The open space on the via Emilia°° just under where the Ghirlandina tower stands, is called Piazza Torre, the best place to admire the splendour of the monument.
In the centre, the statue of the great Modenese poet Alessandro Tassoni (1565-1635) was carried out by Cavazza in 1860. Tassoni is the well-known author of the mock-heroic poem La secchia rapita (that is The stolen bucket), recounting the story of the war fought against Bologna in the XIV century.
On the wall of the Ghirlandina, is the Partisan Memorial: with photos of the Modenese who died in the Resistance movement during the Second World War, whose sacrifice awarded the town the gold medal for military valour, in 1947.
On the top, another plaque to the Italian Risorgimento (the banishment of the Austro-Estense Dukes, the plebiscites for the Unification and the visit of the first King of Italy, Vittorio Emanuele II of Savoy).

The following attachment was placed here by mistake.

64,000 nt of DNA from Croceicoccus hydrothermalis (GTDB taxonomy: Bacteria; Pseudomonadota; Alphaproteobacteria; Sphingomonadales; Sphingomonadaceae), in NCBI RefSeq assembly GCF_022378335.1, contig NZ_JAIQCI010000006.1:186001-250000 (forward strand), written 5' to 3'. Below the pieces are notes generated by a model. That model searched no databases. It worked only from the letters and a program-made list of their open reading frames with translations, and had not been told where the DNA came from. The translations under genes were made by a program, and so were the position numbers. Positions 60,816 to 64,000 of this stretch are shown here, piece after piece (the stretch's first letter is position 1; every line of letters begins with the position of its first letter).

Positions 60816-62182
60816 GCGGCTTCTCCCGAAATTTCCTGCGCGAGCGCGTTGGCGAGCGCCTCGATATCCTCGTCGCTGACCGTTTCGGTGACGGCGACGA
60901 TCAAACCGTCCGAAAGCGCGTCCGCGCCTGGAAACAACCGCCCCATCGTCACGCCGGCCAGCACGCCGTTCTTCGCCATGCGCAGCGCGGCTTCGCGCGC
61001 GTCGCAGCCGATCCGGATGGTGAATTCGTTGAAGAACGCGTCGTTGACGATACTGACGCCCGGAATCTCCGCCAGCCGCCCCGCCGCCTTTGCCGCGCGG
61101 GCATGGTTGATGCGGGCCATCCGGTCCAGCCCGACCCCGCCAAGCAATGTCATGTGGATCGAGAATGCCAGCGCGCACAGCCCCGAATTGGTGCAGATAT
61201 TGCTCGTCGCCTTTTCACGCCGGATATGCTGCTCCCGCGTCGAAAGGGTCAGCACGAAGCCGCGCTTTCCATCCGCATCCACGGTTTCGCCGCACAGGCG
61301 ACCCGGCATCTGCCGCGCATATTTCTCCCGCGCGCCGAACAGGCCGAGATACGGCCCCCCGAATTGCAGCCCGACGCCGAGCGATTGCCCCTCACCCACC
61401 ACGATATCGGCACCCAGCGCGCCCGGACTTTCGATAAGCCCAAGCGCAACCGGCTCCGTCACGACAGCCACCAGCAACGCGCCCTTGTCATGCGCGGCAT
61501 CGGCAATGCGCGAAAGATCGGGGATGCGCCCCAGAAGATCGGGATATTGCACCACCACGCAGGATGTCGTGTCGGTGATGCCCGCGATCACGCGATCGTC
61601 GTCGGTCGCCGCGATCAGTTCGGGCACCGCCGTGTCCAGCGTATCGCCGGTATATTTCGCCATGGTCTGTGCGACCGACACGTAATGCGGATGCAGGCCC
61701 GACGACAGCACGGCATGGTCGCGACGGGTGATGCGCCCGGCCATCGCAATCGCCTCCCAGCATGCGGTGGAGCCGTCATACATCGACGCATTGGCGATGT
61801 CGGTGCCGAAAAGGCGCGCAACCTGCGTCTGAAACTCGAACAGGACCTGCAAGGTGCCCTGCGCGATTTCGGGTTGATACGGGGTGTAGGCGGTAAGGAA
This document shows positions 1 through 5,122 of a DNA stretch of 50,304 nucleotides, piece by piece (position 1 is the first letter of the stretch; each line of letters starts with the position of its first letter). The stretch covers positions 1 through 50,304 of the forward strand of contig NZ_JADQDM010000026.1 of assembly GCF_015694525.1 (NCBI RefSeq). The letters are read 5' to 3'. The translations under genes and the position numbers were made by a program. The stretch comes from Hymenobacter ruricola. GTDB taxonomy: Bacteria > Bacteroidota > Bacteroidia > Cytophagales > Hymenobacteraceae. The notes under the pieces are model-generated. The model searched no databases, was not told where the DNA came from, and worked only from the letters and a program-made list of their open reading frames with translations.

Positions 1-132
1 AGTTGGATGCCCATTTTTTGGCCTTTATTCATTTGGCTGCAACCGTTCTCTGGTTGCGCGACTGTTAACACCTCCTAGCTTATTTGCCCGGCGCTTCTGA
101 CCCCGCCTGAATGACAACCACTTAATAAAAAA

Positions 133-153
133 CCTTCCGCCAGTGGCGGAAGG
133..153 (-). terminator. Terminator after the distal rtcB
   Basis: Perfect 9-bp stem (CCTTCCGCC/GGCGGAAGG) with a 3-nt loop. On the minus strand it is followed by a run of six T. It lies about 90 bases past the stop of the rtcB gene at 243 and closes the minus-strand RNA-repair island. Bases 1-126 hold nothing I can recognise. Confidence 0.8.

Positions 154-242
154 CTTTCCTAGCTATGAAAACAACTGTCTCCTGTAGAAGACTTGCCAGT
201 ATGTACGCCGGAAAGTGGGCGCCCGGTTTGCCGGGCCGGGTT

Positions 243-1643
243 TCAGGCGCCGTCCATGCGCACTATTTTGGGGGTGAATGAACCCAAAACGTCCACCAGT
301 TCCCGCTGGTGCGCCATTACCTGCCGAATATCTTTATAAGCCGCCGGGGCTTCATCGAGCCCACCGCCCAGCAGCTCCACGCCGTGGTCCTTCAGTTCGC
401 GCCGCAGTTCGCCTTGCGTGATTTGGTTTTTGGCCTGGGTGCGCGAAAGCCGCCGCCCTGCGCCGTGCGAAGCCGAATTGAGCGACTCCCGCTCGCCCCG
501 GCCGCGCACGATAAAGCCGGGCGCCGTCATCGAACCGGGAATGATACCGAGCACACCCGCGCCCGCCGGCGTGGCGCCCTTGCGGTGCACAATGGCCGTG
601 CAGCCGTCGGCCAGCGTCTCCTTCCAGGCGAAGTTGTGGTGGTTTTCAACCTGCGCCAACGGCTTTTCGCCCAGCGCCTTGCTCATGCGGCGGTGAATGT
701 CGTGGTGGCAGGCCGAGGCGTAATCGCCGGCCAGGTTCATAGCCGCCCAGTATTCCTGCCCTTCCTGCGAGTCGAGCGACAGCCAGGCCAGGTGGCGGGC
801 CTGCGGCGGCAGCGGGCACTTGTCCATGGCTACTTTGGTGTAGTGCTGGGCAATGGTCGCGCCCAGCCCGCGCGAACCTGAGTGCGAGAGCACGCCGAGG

On the wall of the town hall are another two plaques. The first is dedicated to the Italian Military Internee during World War II. The second to the genial editor Angelo Fortunato Formiggini (creator of the ‘Laugh series’): protesting against the racial anti-Semitic laws, he threw himself from the tower, on 29 november 1938. The name he bitterly chose to give to the spot where he fell is tvajol ed furmajin, which in the Modenese dialect means ‘cheese cloth’, referring to his surname.